Towering over vast rivers and winding chasms, bridges connect distant people and places, linking entire communities through architectural marvels. For Harry E. Bovay, Jr., an engineer who grew up witnessing the impact of bridges on local communities, these structures came to take on a different meaning. Through philanthropy, he worked to bridge gaps in health care, education, and community development to create a path forward for future generations—a mission that the Harry E. Bovay, Jr. Foundation continues today.
When Bovay was just 12 years old, his father overheard a conversation outside a hotel in DeValls Bluff, Arkansas, between two men lamenting the sporadic schedule and long wait times for the local ferry. Realizing the community’s urgent need for a bridge, Bovay’s father left Arkansas the same day for Washington, DC, where he spent two months obtaining permits to build a toll bridge.
“By the time Mr. Bovay’s father was finished, he had built seven toll bridges, including the major bridge across the Mississippi River at Vicksburg,” says Michael (Mike) Patrick, President of the Harry E. Bovay, Jr. Foundation. “Mr. Bovay traveled with his father all over the country and witnessed how simple things like bridges can really make a difference for people.”
With these experiences under his belt, Bovay earned an engineering degree at Cornell University and pursued a fruitful career in the energy and telecommunications sectors.
Decades later, his early observations about his father’s bridges inspired him to begin building different kinds of bridges through philanthropy. With commitments to education, Boy Scouts of America, and health care, he cleared paths to healthy, fulfilling lives for the generations who followed him.
“During his life, Mr. Bovay gave to the causes he felt passionate about and the things he believed would impact young people,” Mike remembers. “Health became a major part of that.”
In 2004, Bovay made his first philanthropic commitment to UTHealth Houston, launching an enduring partnership dedicated to improving health. In addition to establishing the Harry E. Bovay, Jr. Distinguished University Chair in Metabolic Disease Research, this initial commitment also laid the foundation for the Center for Metabolic and Degenerative Diseases at The Brown Foundation Institute of Molecular Medicine for the Prevention of Human Diseases at McGovern Medical School at UTHealth Houston.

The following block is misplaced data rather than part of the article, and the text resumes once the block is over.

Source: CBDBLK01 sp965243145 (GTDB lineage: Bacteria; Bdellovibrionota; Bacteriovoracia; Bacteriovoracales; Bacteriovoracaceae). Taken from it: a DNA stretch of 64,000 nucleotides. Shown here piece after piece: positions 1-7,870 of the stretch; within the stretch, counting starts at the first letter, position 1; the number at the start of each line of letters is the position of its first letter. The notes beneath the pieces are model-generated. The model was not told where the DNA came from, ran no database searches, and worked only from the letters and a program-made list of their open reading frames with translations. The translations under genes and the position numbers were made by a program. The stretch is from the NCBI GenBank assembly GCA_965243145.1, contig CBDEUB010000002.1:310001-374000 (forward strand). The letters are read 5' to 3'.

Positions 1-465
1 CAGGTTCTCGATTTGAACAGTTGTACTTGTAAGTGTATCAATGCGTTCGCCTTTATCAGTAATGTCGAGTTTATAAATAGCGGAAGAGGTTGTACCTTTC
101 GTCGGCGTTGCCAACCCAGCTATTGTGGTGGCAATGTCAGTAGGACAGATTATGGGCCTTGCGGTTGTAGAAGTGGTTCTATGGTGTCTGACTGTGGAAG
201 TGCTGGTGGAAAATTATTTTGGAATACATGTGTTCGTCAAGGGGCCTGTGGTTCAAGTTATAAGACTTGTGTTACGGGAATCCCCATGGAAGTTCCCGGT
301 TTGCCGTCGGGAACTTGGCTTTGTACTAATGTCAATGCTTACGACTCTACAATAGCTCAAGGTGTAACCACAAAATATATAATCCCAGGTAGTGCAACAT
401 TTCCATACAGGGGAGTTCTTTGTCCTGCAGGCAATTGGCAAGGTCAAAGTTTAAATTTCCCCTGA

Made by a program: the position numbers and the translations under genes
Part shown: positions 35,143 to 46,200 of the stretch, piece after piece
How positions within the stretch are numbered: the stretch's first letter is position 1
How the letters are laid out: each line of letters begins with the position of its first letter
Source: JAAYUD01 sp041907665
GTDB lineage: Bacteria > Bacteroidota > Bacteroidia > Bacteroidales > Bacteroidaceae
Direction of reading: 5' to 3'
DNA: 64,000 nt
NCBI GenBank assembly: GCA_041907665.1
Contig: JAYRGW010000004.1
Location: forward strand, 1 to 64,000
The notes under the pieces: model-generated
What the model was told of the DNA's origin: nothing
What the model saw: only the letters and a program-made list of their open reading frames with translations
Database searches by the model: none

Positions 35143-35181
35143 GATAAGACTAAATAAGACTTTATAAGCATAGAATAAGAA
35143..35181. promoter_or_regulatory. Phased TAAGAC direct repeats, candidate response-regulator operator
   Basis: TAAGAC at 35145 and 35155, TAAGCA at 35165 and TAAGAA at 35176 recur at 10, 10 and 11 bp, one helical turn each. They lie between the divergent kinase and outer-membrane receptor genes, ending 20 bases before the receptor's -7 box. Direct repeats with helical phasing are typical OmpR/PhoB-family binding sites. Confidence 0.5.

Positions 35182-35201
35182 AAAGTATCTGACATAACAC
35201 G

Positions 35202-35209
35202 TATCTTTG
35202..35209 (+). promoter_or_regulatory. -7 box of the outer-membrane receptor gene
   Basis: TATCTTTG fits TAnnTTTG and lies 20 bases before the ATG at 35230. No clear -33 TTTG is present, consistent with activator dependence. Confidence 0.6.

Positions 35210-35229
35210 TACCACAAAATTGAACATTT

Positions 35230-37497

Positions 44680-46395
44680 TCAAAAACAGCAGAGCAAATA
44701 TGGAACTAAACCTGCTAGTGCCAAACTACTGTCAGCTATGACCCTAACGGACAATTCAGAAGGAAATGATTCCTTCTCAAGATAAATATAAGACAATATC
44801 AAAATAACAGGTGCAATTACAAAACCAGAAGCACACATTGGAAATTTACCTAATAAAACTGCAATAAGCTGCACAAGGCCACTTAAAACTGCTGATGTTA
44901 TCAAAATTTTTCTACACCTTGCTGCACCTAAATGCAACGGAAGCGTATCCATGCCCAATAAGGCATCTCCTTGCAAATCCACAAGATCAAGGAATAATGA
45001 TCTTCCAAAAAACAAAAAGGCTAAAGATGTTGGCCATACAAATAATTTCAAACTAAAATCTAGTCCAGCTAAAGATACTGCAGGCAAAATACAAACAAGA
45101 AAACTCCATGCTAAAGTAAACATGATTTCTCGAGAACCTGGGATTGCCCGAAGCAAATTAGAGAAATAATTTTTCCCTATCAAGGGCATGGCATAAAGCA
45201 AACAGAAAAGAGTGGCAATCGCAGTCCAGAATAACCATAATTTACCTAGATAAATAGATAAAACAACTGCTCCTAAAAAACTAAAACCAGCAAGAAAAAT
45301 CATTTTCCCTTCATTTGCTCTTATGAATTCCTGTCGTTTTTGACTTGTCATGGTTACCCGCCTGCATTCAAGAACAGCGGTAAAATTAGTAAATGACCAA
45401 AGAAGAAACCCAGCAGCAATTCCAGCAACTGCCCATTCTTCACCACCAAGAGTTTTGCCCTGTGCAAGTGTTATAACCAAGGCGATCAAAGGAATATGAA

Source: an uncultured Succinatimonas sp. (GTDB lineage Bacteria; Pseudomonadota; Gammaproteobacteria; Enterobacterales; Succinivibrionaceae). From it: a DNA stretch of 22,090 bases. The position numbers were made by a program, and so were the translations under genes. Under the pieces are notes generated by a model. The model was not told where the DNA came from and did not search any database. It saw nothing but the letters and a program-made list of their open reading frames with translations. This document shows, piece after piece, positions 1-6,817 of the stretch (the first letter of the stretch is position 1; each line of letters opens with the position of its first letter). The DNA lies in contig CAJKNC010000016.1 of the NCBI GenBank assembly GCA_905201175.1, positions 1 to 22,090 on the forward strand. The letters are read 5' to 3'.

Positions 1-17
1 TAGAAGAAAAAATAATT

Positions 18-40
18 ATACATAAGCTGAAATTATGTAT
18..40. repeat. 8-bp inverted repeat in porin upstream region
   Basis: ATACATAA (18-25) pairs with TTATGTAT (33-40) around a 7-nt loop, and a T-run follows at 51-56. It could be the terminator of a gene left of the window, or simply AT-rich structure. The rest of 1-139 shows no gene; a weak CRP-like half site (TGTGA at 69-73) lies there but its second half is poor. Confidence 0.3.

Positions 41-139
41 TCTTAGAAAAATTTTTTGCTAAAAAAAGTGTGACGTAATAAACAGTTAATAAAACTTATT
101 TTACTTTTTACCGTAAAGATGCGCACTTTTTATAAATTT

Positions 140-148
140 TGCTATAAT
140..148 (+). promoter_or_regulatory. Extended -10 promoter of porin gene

Throughout the Many Faces. One Mission. philanthropic campaign, the foundation has built on this initial commitment and expanded Bovay’s legacy through contributions to support geriatric research and education and to initiate new studies on metabolic diseases while advancing the careers of young scientists in the field.
“The Bovay Foundation’s generosity to the Center for Metabolic and Degenerative Diseases has enabled us to kickstart innovative and impactful metabolism research as well as pursue collaborations with other leaders in the field,” says Mikhail Kolonin, PhD, the Harry E. Bovay, Jr. Distinguished University Chair in Metabolic Disease Research and Director of the center.
With the foundation’s support, Kolonin and his team are bringing to life advances that shed light on cellular aging and the development of diseases associated with obesity. In particular, Kolonin has made critical discoveries linking different types of adipose cells to common health conditions ranging from cancer to type 2 diabetes.
“Mr. Bovay would be very pleased with the research Dr. Kolonin and his team are doing,” Mike says. “He would be sitting in meetings with the scientists and asking hundreds of questions about their discoveries. I think he would be tickled by all the wonderful things they are doing.”
In November 2021, the Bovay Foundation renewed their partnership with UTHealth Houston through a philanthropic commitment that provides resources and equipment for Dr. Kolonin and his team to continue pushing the boundaries of metabolic medicine. The foundation’s support will also help launch research on types of breast cancer that are resistant to traditional therapies.
“Throughout my career working for Mr. Bovay, he always wanted to find the best possible people and organizations to collaborate with in order to accomplish a goal,” Mike says. “I think that is what we have found at UTHealth Houston. People like Dr. Kolonin, who have the dedication, desire, and ability to help others, are truly wonderful.”